Theatrical fog machines create fog by vaporizing a special, safe and non-toxic water-based fluid. When used according to instructions, they leave no residue. Fog greatly enhances any lighting effect. It’s used extensively in haunted houses, nightclubs, concerts and theaters. Popular Fog Machines is our line of economically priced models suitable for most applications. (Theme parks, arenas, stadiums, cruise ship shows and other large-scale or long-running shows should choose from our Professional Fog Machines category below.)
All models use Theatre Effects Fog Fluid.
More information on these systems can be found by following the links below.
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Don’t forget: always use Theatre Effects high-quality Fog Fluids for optimum results and extended life of your machines! Our fluids are manufacture in our Northern Kentucky facility and meet the highest industry standards using only pharmaceutical-grade ingredients.

Professional Fog Machines & Fluids
Nimbus-7b.jpgFog machines are perhaps the most widely used special effects device in the theatre today. Advances in technology over the past several years have developed them from noisy boxes emitting foul-smelling smoke into fairly quiet devices capable of producing huge amounts of virtually scent-free fog. Fog machines have also dropped in price significantly over the years so that, today, a fog machine is within the budget of almost any school or community theatre group. Theatre Effects is one of the largest suppliers of theatrical fog machines and fog fluids in the United States, and we are proud to offer quality machines by the following manufacturers:
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More information on the professional machines we carry can be found by following the manufacturer’s links above, or browse our entire Fog & Haze Machine collection. Don’t forget: always use high-quality Fog Fluid for optimum results and extended life of your machines!

The CANDLE LITE™ by City Theatrical
Reacquaint Yourself With An Old Flame
Nimbus-7b.jpgThe best & safest simulated candle on the market. These electronic candles give a truly realistic flame-like appearance. Used wherever fire laws prohibit real flame, they are ideal on stages and in public haunted houses. The candles are superbly designed and constructed devices, featuring a tiny logic circuit and three very bright bulbs.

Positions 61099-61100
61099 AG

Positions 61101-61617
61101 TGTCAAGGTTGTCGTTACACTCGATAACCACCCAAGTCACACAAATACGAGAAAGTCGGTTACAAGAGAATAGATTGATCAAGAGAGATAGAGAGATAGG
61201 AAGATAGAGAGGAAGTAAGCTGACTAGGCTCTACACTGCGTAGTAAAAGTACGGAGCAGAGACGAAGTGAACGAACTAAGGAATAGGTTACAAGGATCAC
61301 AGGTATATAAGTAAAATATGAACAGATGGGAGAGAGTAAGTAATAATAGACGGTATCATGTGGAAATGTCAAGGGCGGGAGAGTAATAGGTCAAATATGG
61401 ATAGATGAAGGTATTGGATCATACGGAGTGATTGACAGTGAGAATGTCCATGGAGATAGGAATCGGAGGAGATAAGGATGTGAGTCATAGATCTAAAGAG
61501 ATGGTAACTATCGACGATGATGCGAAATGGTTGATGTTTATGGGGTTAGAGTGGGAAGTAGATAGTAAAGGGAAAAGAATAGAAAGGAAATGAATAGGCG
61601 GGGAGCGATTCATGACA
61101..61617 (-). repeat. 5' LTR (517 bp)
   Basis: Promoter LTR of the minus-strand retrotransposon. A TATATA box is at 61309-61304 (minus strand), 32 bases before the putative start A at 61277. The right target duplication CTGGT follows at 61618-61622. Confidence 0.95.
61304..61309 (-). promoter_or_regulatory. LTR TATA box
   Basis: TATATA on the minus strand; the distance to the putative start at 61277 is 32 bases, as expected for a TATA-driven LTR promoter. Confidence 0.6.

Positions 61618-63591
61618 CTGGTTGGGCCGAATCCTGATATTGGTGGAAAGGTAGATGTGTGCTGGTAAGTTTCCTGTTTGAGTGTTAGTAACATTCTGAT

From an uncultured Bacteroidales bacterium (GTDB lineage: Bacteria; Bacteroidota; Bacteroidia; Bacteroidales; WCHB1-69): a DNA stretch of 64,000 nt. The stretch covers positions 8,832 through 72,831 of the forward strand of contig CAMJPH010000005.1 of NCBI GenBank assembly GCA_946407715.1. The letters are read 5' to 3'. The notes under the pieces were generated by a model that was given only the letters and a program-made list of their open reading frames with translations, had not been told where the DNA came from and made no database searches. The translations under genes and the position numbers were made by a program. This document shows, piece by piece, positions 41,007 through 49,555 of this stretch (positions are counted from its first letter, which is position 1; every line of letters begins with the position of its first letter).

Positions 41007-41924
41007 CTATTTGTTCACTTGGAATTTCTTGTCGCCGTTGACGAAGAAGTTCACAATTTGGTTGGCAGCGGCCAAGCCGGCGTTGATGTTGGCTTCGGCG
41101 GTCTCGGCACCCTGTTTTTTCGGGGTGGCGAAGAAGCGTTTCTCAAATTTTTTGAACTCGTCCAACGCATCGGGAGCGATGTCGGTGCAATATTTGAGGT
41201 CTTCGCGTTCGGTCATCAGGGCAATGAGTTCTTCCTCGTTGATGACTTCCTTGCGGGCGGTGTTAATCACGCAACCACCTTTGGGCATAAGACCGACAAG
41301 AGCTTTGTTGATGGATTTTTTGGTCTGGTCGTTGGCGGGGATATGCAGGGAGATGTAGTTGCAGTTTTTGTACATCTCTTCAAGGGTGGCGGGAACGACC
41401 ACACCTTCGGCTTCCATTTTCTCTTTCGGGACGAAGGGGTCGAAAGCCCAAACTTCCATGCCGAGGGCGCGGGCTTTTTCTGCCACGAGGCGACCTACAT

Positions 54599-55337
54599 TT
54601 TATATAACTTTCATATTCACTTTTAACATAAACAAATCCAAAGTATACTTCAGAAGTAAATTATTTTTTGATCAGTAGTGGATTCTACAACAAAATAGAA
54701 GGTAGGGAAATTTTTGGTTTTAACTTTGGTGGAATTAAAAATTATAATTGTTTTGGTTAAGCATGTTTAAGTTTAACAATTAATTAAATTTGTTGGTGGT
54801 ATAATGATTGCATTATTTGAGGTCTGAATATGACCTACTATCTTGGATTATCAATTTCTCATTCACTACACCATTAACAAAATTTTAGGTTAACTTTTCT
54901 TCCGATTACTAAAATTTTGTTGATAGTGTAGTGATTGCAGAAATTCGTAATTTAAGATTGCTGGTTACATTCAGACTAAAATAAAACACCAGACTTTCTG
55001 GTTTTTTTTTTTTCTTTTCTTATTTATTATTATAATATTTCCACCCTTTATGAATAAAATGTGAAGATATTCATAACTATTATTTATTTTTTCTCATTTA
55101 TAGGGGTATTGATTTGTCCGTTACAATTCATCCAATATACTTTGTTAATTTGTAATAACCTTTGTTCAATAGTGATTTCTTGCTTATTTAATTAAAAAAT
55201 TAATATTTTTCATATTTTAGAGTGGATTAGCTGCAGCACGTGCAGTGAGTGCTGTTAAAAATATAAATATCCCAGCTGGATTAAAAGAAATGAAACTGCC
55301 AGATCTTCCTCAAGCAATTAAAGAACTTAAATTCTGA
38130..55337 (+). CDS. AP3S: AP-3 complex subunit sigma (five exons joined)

More Information and Product Video
Nimbus-Jr-5.jpgThe logic circuit controls the flicker of the bulbs to simulate the look of a real candle.
The bulb closest to the base of the candle flickers very slowly, the middle bulb a little faster and the top bulb flickers quickly and simulates the dancing flame of a burning candle.
The three bulbs are encased in a flame shaped translucent shell to protect them and to soften and diffuse the flicker effect.

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Theatrical smoke and fog, also known as special effect smoke, fog or haze, is a category of atmospheric effects used in the entertainment industry. The use of fog can be found throughout motion picture and television productions, live theatre, concerts, at nightclubs and raves, amusement and theme parks and even in video arcades and similar venues. These atmospheric effects are used for creating special effects, to make lighting and lighting effects visible, and to create a specific sense of mood or atmosphere. If an individual is at an entertainment venue and beams of light are visible cutting across the room, that most likely means smoke or fog is being used. Theatrical smoke and fog are indispensable in creating visible mid-air laser effects to entertain audiences. Recently smaller, cheaper fog machines have become available to the general public, and fog effects are becoming more common in residential applications, from small house parties to Halloween and Christmas.
Theatrical fog and theatrical fog machines are also becoming more prevalent in industrial applications outside of the entertainment industry, due to their ease of use, inherent portability and ruggedness. Common popular applications for theatrical fog include environmental testing (such as HVAC inspections) as well as emergency personnel and disaster response training exercises.
Militaries have historically used smoke and fog to mask troop movements in training and combat, the techniques of which are technologically similar to those used in theatre and film.
Types of effects
There are generally 4 types of fog effects used in entertainment applications: smoke, fog, haze, and “low-lying” effects.
Smoke
Smoke effects refers to theatrical atmospheric effects produced either by pyrotechnic materials, such as Smoke Cookies, and pre-fabricated smoke cartridges; or other, flammable substances such as incense or HVAC smoke pencils or pens.
Smoke is differentiated from other atmospheric effects in that it is composed of solid particles released during combustion, rather than the liquid droplets that fog or haze are composed of.